“What is the best IDE for CFM”

Posted: February 11, 2015 in ColdFusion
Tags: , , ,

I run into the question “What is the best IDE for CFM” here and there. So I thought I’d post my response here as well for others to find:

I personally use ColdFusion Builder and Sublime Text 3 for my projects at CF Webtools.

There is only one IDE for ColdFusion: ColdFusion Builder. An IDE, as opposed to a code editor, has the ability to communicate with a ColdFusion server instance and debug your code. It can also introspect your code, offering code hints based upon what your code is doing.

  • ColdFusion Builder is actively updated. Versions 1 and 2 had massive footprints that really turned me off. I have found that version 3 is much faster and therefore I find much more usable than the previous two. Builder 2016 also came out but you only gain a newer version of a JRE and Security Analyzer which you need CF Enterprise to even run. So I’ve decided not to spend the money for a fairly worthless upgrade at this point.

Everything else is just a code editor (enhanced text editor). A code editor, as opposed to an IDE, does not debug or introspect your code. In order of my recommendation:

  1. The ColdFusion Plugin for Sublime Text doesn’t support CF11 and you can’t install it on version 3 via the package manager. But overall Sublime Text is an excellent code editor. I recommend also installing a jshint package for JavaScript development. It’s a good deal for $70, plus version 3 has been free to try for a long time now while it’s in Beta.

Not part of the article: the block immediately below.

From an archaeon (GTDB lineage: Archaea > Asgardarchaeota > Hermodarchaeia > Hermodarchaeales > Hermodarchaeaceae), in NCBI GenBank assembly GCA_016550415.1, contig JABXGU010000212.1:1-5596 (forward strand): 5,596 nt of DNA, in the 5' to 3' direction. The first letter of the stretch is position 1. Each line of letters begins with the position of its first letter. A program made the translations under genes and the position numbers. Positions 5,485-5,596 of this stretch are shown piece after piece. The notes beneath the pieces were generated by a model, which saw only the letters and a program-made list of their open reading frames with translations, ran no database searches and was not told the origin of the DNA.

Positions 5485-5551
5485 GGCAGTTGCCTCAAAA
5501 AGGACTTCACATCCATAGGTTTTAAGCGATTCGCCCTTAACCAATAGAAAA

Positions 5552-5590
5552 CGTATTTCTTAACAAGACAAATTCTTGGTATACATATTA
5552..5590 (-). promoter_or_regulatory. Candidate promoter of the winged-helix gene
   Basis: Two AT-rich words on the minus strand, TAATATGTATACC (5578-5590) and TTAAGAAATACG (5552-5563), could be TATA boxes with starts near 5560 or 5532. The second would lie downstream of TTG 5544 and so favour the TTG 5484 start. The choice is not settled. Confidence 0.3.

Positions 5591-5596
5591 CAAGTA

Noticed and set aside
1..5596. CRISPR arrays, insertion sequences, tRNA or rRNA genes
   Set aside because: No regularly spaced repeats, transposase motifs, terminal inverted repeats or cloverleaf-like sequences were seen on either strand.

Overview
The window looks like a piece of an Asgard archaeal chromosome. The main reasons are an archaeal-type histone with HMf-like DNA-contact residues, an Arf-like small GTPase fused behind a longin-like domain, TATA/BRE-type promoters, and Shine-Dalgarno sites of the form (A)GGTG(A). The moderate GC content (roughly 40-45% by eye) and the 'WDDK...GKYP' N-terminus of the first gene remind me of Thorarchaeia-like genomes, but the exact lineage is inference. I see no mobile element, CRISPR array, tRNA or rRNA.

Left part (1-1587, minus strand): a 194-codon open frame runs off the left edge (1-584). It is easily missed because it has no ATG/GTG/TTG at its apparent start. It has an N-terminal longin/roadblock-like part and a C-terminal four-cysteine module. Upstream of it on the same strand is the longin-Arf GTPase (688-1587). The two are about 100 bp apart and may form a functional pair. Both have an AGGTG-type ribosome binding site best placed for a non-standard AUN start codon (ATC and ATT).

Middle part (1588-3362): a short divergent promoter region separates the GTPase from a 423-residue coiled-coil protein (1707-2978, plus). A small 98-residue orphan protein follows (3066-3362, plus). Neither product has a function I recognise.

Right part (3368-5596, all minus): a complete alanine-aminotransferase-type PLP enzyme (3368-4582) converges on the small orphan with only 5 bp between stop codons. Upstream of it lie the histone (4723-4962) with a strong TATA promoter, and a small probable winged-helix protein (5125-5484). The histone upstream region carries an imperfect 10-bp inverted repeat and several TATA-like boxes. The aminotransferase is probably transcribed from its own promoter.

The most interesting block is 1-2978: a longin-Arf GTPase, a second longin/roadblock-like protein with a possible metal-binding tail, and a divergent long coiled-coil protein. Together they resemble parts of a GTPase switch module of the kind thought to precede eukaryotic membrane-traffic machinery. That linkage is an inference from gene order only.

2. Atom was suggested for me to put on this list. It’s an open source desktop application built with HTML, JavaScript, CSS, and Node.js integration by the folks at GitHub. Adam Tuttle put out a language-cfml package. I’ve never used it but have seen it mentioned a few times on Slack.
  3. ColdFusion Builder Express makes the list as the Express version. Basically use the trial version for 60 days, then it’ll revert to a more basic and free version without the IDE functionality.
  4. CFEclipse might be the most recent with their 1.4.6 release that “only” took 2 years to come up with. But it is free.
  5. cfbrackets for Brackets is still in Beta and hasn’t been updated since June of 2014. It also doesn’t support cfscript which is a huge negative for me. Brackets is open source.
  6. Visual Studio Code was mentioned in the ColdFusion Facebook group. It has a couple of ColdFusion extensions you can install. One is based upon the SublimeText ColdFusion package. I don’t do MS programming, but from what I’ve seen VS seems like a nice piece of software, so hopefully Visual Studio Code lives up to that and becomes a nice option for ColdFusion.